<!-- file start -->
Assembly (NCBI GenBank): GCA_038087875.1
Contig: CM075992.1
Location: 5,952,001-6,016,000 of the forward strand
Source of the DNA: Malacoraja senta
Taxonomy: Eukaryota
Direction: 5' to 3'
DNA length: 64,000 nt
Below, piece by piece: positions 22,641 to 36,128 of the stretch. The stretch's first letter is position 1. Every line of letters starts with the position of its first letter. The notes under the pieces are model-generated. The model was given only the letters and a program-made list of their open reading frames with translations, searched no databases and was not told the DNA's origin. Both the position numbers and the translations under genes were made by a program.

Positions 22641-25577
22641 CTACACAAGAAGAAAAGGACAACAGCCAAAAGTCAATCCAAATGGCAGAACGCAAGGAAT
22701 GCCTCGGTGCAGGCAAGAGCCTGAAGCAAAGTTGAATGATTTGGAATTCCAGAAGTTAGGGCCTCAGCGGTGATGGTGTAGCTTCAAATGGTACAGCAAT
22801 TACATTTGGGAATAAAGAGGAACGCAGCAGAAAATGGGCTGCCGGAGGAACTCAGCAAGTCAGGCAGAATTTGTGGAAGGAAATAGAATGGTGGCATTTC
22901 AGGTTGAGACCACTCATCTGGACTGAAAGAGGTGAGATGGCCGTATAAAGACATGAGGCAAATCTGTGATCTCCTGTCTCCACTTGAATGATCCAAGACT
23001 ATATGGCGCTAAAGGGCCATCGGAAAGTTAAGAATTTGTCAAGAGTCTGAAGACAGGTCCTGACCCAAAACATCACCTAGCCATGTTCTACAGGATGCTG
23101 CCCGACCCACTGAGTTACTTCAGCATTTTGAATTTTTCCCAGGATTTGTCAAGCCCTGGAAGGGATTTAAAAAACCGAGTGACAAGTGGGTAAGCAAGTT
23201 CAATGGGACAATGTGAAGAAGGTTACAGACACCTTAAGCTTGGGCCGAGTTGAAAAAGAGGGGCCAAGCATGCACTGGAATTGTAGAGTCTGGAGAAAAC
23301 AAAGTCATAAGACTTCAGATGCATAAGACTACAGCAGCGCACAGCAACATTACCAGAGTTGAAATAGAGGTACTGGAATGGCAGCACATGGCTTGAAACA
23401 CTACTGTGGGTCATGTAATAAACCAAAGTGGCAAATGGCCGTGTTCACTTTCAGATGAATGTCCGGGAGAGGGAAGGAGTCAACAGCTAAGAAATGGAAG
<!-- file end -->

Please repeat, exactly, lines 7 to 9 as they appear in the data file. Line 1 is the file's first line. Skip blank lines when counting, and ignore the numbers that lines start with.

DNA length: 64,000 nt
Below, piece by piece: positions 22,641 to 36,128 of the stretch. The stretch's first letter is position 1. Every line of letters starts with the position of its first letter. The notes under the pieces are model-generated. The model was given only the letters and a program-made list of their open reading frames with translations, searched no databases and was not told the DNA's origin. Both the position numbers and the translations under genes were made by a program.

Positions 22641-25577